Though it is based on a novel written in 1890 by famed French naturalist Emile Zola, Jean Renoir's 1938 interpretation of La Bête Humaine ("The Human Beast") is a startlingly modern movie. Indeed, once you've read the plot and understand the dynamic at play, you can see a dozen similar storylines evolving among the notable noir classics of the 40s and 50s. There's the flawed loner (locomotive engineer Jean Gabin), the wily, deceptively innocent woman (the Stationmaster's wife Simone Simon) and a hardheaded husband (Stationmaster Fernand Ledoux) who is easily manipulated and/or an obstacle to unbridled passion. Toss in numerous ancillary sins - affairs, mental impairment, uncontrollable rages, long hidden family secrets - and you have the makings of a typical taut genre thriller. But in the hands of the magnificent Renoir (who was one year away from making what many consider his masterpiece, 1939's The Rules of the Game), La Bête Humaine becomes more than just a sensational potboiler. Applying his artistic intuition into this simple story, the director creates a commentary on the cosmopolitan vs. the country, modernization vs. simplification, and the clockwork tenets of the railroad vs. the out of control issues of love.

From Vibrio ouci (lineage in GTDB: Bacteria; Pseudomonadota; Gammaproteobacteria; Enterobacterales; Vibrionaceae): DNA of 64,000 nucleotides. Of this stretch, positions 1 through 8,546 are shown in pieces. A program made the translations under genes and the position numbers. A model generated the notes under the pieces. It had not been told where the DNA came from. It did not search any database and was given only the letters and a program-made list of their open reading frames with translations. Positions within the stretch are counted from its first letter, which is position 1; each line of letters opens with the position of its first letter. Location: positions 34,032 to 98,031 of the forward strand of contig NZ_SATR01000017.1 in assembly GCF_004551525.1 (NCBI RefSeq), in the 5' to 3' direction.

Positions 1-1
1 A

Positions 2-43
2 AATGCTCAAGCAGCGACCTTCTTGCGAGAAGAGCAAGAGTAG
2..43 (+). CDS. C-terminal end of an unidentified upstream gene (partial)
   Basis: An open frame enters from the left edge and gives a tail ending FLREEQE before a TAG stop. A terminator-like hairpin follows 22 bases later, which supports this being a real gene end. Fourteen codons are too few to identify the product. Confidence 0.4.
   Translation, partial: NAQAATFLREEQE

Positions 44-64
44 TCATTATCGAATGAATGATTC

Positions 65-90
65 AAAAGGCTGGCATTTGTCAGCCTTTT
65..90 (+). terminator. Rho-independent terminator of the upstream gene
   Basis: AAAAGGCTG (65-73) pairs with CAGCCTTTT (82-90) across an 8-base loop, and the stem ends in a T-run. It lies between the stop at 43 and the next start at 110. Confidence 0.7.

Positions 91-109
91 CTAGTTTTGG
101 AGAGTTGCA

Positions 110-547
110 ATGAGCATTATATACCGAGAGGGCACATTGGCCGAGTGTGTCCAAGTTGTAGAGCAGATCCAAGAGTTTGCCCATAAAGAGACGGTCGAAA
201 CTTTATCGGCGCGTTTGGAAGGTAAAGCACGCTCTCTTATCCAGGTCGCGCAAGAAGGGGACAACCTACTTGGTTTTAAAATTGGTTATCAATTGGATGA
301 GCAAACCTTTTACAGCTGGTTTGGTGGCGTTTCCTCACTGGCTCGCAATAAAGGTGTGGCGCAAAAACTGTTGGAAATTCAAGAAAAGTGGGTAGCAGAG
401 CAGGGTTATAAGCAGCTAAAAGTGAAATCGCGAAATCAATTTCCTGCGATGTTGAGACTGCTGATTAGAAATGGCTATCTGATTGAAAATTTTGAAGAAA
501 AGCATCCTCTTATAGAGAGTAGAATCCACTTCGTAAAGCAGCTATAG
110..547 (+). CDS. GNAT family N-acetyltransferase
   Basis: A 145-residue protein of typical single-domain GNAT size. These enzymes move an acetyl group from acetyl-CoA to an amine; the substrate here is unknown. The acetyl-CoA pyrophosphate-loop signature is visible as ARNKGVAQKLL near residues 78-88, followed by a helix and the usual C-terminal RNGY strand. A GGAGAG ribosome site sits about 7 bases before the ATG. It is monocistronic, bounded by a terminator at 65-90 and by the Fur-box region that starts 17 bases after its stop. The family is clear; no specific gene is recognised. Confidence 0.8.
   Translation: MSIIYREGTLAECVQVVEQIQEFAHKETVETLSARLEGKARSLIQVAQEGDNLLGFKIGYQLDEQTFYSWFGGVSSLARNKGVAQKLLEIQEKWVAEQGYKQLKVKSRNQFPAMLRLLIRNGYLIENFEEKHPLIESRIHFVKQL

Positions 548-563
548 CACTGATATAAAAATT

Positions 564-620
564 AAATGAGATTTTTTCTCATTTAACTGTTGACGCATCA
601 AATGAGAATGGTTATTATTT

Thanks to the gorgeous monochrome cinematography, Renoir gives us these contrasts in immediate, undeniable strokes. The first few minutes of the film are like a trainspotter's dream come true. Renoir takes us along for the ride between Paris and Le Havre, and as coal is shoveled and steam escapes, we feel as if we are on a strange sort of emotional time machine, racing forward toward an unknown fate which we can only guess and gawk at. Then we get our first few sequences of dialogue and the situation becomes obvious. Gabin's Lantier is man haunted by his past and lost in his present. He visits his godmother, and discovers that her daughter has developed into a mature beauty. As he tries to strong-arm her with a very sloppy seduction, a strange compulsion comes over him. Where once he was kissing her, now he is strangling her. Regaining his senses, Lantier lets us in on his little secret - he suffers from a kind of brain disorder (which he blames on his alcoholism-laced heredity) and is overcome by uncontrollable, primal urges. Thus we have the fatal flaw that will guide our tragic hero through the rest of the film. Indeed, the way Renoir sets it up in these first few scenes, you come to expect Gabin to be falling about in fits throughout the film. But the key to understanding this sort of kismet conceit is WHEN it happens. We will not see Lantier suffer so until much later - and when it happens then, it's a decisive, defining moment.